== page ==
If as many people that claim to have insomnia, anxiety, paranoia, anorexia, depression or addiction actually do, we would be living in one big mental institution. But we aren’t, which means some of these claims are invalid. Already doctors are labeling everything short of perfection — if a student is “too outgoing,” he must have A.D.D. — like that, illnesses are given out like candy. But apparently there isn’t enough candy going around because people have been diagnosing themselves.
Three sleepless nights? You must have insomnia. Stressed? You have anxiety. Scared? You have paranoia. Sad? You’re depressed.
Every small issue is transformed into a clinical and serious problem and it may be because that’s the only thing that gets taken seriously anymore. Therefore people are going about diagnosing themselves with things that — for the majority of the time — they don’t have. This is called self-diagnosis and is in no way a credible source of diagnosis.
For some, the purpose it may serve as an excuse or rationalization for their general behavior or personality. For others it simply adds desired depth to their character. Perhaps happiness has come to be viewed as a superficial emotion relative to the perceived depth behind sadness, envy, anger and hopelessness. This need to manipulate one’s state of mind and emotional being is unprecedented and it can be credited to mankind’s increasingly heightened sense of self-awareness.
See, the more we understand about ourselves, the more we are subject to change, the more we are capable to change and the more we desire to change. People deliberately alter their hair color, sense of style and personality, so why not their mental well-being? People are all too similar to books, and every book must have a plot to be interesting. A simple book with no complexities is unrelatable and bland. Where there are no problems, many create their own so they become a lovely, deep novel that captures the intrigue of many.
See, the more we understand about ourselves, the more we are subject to change, the more we are capable to change and the more we desire to change.
On the other hand, to understand the person who already has enough troubles and yet still engages in self-diagnosis, one must understand that more than any drug, sadness is addictive and sadness is comfortable. Once lost in despair, it is difficult to recall knowing or wanting anything different, thus leading to the creation of problems.
However, some truly believe they have the illnesses they claim to have, and this is where the danger begins. Illness activates in the mind and it is possible to think of yourself as sick. People tell themselves as well as others they have problems so often they come to believe it themselves, and this triggers the destructive behaviors that are associated with the illness they have chosen to associate themselves with.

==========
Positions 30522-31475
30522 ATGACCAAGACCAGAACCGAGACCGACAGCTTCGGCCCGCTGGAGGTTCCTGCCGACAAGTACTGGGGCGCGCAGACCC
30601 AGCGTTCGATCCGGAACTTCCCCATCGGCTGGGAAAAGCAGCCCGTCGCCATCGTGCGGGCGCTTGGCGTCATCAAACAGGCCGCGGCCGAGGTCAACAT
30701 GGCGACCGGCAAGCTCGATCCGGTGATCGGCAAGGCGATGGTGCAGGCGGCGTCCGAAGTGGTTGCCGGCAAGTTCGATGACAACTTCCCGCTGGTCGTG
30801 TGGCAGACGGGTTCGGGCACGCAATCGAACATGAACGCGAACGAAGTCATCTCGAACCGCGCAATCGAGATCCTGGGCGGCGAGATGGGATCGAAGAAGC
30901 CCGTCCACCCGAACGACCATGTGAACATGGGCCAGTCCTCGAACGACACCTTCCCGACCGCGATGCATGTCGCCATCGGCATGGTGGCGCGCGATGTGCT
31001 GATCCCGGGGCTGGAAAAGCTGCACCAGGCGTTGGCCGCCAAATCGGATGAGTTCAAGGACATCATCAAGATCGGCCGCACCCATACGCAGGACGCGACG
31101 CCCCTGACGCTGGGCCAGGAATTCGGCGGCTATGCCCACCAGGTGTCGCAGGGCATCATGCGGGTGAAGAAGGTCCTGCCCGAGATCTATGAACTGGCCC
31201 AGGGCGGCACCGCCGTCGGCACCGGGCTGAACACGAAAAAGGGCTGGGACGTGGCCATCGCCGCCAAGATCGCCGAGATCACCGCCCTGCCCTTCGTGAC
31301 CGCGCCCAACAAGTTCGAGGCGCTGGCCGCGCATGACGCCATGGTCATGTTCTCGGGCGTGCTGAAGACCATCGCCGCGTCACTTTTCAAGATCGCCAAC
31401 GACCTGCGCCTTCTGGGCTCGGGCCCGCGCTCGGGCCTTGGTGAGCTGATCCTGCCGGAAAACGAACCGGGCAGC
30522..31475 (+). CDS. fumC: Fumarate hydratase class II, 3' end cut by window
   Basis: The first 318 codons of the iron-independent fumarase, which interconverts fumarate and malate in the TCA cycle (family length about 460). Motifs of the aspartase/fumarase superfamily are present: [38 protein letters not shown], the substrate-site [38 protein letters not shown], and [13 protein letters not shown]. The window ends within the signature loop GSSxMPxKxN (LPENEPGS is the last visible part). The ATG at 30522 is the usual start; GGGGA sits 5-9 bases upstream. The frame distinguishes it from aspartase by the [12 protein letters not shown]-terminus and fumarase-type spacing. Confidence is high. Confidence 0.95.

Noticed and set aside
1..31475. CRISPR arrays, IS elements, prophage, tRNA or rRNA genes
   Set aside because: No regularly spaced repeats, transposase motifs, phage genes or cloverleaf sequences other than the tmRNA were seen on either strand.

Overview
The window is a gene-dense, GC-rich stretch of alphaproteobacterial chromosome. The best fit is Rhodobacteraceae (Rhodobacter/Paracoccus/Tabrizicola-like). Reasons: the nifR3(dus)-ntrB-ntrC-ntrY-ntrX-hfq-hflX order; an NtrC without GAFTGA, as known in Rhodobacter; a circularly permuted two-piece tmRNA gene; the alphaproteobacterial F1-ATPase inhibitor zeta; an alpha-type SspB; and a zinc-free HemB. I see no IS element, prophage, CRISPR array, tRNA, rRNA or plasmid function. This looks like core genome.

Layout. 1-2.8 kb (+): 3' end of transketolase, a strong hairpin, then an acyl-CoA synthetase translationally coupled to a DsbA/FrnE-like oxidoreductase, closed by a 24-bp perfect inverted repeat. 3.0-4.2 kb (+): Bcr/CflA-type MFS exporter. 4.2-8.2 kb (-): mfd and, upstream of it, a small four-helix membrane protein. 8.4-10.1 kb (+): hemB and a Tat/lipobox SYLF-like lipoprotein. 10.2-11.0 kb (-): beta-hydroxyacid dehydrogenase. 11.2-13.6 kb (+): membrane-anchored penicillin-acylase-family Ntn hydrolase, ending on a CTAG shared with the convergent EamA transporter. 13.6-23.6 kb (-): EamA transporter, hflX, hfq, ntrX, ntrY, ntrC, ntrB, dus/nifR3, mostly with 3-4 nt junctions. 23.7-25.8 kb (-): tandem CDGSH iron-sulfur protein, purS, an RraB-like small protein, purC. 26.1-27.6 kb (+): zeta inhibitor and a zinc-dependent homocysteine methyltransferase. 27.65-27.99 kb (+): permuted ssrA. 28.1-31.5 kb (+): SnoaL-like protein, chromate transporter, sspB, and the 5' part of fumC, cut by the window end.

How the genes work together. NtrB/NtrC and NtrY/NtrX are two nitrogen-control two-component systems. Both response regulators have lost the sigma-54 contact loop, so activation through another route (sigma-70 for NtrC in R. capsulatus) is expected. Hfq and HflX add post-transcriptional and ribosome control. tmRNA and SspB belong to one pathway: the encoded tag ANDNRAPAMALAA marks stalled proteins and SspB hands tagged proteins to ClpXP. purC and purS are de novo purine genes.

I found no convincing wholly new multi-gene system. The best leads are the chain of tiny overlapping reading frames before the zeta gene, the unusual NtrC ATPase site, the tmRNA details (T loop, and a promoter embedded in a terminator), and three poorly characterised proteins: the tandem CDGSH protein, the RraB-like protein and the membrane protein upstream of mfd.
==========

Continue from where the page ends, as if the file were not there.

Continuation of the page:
Someone once told me, “Maybe you want yourself to have a problem.” This — as unconventional as it seems — may hold some truth, specifically regarding this generation, which seems to be deeply infatuated with sadness, troubles and complications. Perhaps this is the reason they wish problems on themselves and create them out of nothing.
But in the creation of these nonexistent problems, something bigger and more permanent grows, something real. Somewhere along the road you fall into your made up illness and it becomes a reality.
Those who desire something like this to get lost in — those who are somehow completely seduced by the concept of sadness and difficulty — have failed to understand why these mental illnesses are classified as illnesses. Due to widespread self-diagnosis, it becomes viewed as common to have certain mental illnesses, which detracts from the credibility and importance given to those who truly have these illnesses.
Labels are not to be self-implemented. Problems are not to be sought. There will be enough sadness and troubles to come without creating your own.
One can possess a mental illness, but that does not mean that one is that illness.
It is almost distasteful the way in which people use their self-diagnosed problems as a conversation piece, as if it is just another shining characteristic to highlight. This behavior creates the idea that one’s mental illness defines who they are, when this is simply not the case. One can possess a mental illness, but that does not mean that one is that illness.
Of course, it should go without saying that understanding that something within you is wrong is not the same as creating something wrong within yourself.
It cannot be said that the reason people self-diagnose is unknown, for the basis of their actions makes seems to make all too much sense.
Clearly self-diagnosis is understandable.
Still, nothing can make it right.
Anjalie Tandon urges you to take the reality of mental illness seriously.